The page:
Dr Hardner is working with international researchers to use genomic approaches to combine historical data collected previously on varieties planted in different locations to improve understanding of the GxE to underpin improved production efficiency through better matching of genotype and production environment. This work will also be used to improve adaption strategies under the effects of climate change.

Qualifications

  • PhD, University of Tasmania
  • Bachelor of Science (Honours), University of Tasmania
  • Bachelor of Science, University of Melbourne

Publications

View all Publications

Supervision

View all Supervision

Available Projects

  • There are a number of areas that can be explored with in this research rea including: (i) use of mixed models to improve prediction accuracy of genetic potential, (ii) modelling of alternative breeding strategies, including understanding the efficiency of current observational based approaches, (iii) economic impact of breeding methods

  • This study is part of a large international collaboration that I lead. The approach is to examine the success of using genomic data to combine existing data previously collected by field evaluation programs to improve understanding of genotype and environment matching and improve strategies for dealing with the impact of climate change. crops include apple, peach, strawberry, cherry, macadamia and possibly mango.

  • This study will undertake historical research and use molecular approaches to better understand the different sources of macadamia germplasm introduced into Hawaii, California and South Africa during the 20th century and how that contributes to the currently utilised commercial cultivars.

View all Available Projects

Publications

Book Chapter

  • Hardner, C.M., Peace, C., Lowe, A.J., Neal, J., Pisanu, P., Powell, M., Schmidt, A., Spain, C. and Williams, K. (2009). Genetic resources and domestication of macadamia. In Janick, J. (Ed.), Horticultural Reviews (pp. 1-126) United States: Wiley-Blackwell.

Journal Article

Conference Publication

  • Herrington, M. E., Hardner, C. M., Wegener, M., Woolcock, L. L. and Dieters, M. J. (2016). Breeding objective for strawberry in subtropical southeast Queensland. In: XXIX International Horticultural Congress on Horticulture: Sustaining Lives, Livelihoods and Landscapes (IHC2014): International Symposium on Plant Breeding in Horticulture. XXIX International Horticultural Congress on Horticulture: Sustaining Lives, Livelihoods and Landscapes (IHC2014), Brisbane, Australia, (203-209). 17-22 August 2014. doi:10.17660/ActaHortic.2016.1127.32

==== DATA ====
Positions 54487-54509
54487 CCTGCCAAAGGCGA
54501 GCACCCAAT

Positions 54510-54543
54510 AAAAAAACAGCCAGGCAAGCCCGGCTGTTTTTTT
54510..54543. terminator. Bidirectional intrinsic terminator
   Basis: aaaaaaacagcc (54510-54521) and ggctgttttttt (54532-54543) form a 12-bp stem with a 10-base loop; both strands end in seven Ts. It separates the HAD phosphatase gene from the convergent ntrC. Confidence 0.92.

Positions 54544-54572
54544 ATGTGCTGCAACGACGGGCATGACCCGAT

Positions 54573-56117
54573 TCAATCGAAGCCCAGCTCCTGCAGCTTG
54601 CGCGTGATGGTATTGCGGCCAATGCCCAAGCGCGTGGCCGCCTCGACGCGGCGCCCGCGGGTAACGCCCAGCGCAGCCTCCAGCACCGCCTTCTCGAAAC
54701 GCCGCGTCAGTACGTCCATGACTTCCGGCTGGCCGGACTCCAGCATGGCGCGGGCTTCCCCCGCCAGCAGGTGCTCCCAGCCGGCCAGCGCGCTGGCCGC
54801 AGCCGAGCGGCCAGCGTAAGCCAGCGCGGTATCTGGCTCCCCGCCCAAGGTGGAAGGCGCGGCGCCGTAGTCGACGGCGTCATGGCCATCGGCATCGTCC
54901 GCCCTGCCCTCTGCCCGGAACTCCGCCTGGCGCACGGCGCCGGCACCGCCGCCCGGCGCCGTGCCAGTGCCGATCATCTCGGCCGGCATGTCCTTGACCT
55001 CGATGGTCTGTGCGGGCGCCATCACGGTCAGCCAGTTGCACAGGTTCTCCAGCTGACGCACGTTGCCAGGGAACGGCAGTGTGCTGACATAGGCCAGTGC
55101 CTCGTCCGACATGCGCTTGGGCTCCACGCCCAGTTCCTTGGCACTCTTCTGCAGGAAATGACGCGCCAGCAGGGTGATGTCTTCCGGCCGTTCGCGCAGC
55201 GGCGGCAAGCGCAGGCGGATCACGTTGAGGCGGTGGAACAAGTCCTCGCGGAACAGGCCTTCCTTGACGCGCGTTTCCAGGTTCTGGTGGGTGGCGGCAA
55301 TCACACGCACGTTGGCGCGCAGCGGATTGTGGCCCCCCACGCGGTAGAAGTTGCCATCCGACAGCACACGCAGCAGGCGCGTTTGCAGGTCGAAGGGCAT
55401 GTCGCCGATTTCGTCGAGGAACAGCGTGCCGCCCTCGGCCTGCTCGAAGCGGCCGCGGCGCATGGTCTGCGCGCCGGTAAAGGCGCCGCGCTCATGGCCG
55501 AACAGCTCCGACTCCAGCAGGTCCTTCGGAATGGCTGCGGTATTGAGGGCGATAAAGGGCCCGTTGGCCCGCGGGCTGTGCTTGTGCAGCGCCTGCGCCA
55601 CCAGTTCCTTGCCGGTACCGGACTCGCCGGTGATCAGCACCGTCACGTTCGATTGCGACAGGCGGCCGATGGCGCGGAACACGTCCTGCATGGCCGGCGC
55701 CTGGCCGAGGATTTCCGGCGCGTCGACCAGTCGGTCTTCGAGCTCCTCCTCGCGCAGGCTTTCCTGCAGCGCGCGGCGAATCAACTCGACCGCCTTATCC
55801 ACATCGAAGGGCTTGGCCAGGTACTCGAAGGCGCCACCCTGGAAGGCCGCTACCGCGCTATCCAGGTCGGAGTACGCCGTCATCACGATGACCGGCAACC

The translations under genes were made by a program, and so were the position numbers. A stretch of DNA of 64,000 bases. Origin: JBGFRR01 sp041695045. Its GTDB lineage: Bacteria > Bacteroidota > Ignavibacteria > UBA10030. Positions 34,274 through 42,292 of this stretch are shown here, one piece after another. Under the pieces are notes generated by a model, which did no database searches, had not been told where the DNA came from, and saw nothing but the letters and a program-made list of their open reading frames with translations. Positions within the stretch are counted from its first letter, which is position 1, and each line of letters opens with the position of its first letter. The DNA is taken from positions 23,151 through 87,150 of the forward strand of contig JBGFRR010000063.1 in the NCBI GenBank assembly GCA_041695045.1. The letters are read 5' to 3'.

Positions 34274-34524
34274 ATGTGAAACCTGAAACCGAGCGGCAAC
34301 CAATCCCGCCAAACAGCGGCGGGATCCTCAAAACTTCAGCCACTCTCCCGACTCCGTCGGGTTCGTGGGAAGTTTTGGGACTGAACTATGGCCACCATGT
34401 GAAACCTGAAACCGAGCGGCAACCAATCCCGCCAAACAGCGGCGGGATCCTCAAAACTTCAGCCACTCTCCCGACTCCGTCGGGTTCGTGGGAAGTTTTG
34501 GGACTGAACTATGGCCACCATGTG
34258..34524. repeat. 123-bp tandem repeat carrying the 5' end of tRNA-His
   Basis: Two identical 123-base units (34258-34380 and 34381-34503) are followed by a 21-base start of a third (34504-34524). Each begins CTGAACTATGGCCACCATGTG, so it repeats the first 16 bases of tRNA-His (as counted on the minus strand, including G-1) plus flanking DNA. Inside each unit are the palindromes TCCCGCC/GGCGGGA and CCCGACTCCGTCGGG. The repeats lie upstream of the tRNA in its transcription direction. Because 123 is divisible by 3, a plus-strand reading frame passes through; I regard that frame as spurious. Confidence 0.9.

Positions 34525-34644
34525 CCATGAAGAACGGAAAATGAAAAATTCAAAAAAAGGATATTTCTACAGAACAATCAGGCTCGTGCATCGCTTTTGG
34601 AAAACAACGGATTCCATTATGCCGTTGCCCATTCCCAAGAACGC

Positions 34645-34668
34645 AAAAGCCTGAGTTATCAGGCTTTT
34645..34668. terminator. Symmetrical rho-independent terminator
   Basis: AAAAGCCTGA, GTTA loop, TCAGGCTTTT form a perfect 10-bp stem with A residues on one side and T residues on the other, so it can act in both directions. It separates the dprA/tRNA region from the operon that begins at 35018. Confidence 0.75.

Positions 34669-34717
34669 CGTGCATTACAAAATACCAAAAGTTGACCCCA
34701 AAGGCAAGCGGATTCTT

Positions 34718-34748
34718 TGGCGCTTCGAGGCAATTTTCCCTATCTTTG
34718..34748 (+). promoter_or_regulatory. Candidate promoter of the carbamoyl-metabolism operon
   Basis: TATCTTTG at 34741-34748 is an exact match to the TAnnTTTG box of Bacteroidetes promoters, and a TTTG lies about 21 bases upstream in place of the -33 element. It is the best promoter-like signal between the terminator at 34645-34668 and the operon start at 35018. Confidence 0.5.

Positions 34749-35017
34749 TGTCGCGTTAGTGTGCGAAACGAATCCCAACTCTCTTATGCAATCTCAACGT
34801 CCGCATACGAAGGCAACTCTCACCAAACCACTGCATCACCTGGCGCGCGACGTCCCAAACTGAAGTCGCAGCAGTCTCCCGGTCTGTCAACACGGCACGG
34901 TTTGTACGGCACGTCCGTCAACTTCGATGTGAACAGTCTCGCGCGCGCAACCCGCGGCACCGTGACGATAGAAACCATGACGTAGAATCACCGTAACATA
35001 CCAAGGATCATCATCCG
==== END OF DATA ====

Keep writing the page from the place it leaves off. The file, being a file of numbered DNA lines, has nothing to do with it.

• Herrington, M. E., Wegener, M., Hardner, C., Woolcock, L. L. and Dieters, M. J. (2016). Estimating production costs and profitability of strawberry genotypes in southeast Queensland using plant traits. In: C. E. Finn and B. Mezzetti, XXIX International Horticultural Congress on Horticulture: Sustaining Lives, Livelihoods and Landscapes (IHC2014): International Symposium on Micropropagation and In Vitro Techniques. XXIX International Horticultural Congress on Horticulture: Sustaining Lives, Livelihoods and Landscapes (IHC2014): International Symposium on Micropropagation and In Vitro Techniques, Brisbane, Australia, (303-307). 17-22 August, 2014. doi:10.17660/ActaHortic.2016.1117.49

  • Topp, B., Hardner, C. M., Neal, J., Kelly, A., Russell, D., McConchie, C. and O'Hare, P. (2016). Overview of the Australian macadamia industry breeding program. In: XXIX International Horticultural Congress on Horticulture: Sustaining Lives, Livelihoods and Landscapes (IHC2014): International Symposium on Plant Breeding in Horticulture. XXIX International Horticultural Congress on Horticulture: Sustaining Lives, Livelihoods and Landscapes (IHC2014), Brisbane, Australia, (45-50). 17 - 22 August 2014. doi:10.17660/ActaHortic.2016.1127.8